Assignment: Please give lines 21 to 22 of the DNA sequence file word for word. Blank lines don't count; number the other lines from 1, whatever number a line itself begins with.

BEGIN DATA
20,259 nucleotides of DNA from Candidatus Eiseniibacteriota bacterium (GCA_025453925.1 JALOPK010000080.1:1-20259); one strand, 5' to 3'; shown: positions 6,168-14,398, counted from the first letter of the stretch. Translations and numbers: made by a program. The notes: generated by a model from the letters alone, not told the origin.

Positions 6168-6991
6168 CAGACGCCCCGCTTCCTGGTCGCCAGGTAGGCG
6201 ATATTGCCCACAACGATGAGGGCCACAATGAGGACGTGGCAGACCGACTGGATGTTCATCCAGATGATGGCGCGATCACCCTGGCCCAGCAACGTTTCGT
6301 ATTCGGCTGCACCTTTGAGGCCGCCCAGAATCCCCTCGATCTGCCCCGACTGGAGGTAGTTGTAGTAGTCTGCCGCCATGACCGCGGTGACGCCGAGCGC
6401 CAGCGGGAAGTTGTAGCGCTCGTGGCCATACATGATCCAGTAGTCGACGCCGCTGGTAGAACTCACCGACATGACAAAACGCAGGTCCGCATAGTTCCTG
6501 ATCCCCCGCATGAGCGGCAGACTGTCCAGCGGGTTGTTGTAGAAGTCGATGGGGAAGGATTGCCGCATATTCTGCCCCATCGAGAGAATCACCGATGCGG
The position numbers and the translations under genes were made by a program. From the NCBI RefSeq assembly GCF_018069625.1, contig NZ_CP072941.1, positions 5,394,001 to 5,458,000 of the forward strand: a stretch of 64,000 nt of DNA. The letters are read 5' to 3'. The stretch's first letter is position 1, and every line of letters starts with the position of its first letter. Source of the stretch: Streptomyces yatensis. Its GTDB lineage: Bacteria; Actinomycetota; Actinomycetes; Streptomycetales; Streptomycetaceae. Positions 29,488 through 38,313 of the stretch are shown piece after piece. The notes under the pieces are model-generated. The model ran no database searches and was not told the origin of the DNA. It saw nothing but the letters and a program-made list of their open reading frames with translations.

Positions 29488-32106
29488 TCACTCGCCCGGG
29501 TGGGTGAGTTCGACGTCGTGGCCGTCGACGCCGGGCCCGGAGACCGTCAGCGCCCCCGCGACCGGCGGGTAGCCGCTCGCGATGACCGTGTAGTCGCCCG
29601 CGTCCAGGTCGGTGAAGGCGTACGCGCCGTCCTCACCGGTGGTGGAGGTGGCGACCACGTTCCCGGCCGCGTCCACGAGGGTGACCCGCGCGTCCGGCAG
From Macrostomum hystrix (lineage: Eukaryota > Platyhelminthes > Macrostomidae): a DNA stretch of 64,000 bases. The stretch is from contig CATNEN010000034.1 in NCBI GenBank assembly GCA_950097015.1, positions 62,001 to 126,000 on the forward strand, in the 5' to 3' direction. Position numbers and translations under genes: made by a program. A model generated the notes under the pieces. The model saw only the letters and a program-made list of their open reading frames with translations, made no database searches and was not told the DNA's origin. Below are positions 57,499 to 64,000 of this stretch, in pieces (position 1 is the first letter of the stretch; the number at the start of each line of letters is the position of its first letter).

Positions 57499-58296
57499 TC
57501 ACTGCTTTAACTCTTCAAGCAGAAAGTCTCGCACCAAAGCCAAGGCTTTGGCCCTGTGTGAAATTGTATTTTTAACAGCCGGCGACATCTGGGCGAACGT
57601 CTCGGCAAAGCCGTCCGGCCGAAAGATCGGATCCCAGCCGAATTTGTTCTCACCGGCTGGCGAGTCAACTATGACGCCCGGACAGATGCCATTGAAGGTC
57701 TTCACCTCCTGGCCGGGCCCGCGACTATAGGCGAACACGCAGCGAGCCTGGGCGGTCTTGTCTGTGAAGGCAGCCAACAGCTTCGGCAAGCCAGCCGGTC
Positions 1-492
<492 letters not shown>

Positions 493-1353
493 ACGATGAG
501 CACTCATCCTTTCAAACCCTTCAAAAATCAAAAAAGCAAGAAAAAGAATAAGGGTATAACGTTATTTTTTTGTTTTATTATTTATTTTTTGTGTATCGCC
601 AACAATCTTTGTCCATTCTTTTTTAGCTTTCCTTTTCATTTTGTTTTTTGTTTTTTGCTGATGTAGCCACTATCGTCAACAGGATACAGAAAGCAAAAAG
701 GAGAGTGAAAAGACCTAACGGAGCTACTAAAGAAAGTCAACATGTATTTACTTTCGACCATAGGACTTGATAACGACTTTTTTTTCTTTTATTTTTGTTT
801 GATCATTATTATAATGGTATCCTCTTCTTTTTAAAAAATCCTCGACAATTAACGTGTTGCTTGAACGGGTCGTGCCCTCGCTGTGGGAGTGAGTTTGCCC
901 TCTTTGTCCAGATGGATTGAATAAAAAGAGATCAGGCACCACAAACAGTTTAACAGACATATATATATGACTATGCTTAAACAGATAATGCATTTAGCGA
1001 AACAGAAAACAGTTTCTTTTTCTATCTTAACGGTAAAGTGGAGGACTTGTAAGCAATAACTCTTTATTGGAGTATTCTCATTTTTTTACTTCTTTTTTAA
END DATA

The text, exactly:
Positions 493-1353
493 ACGATGAG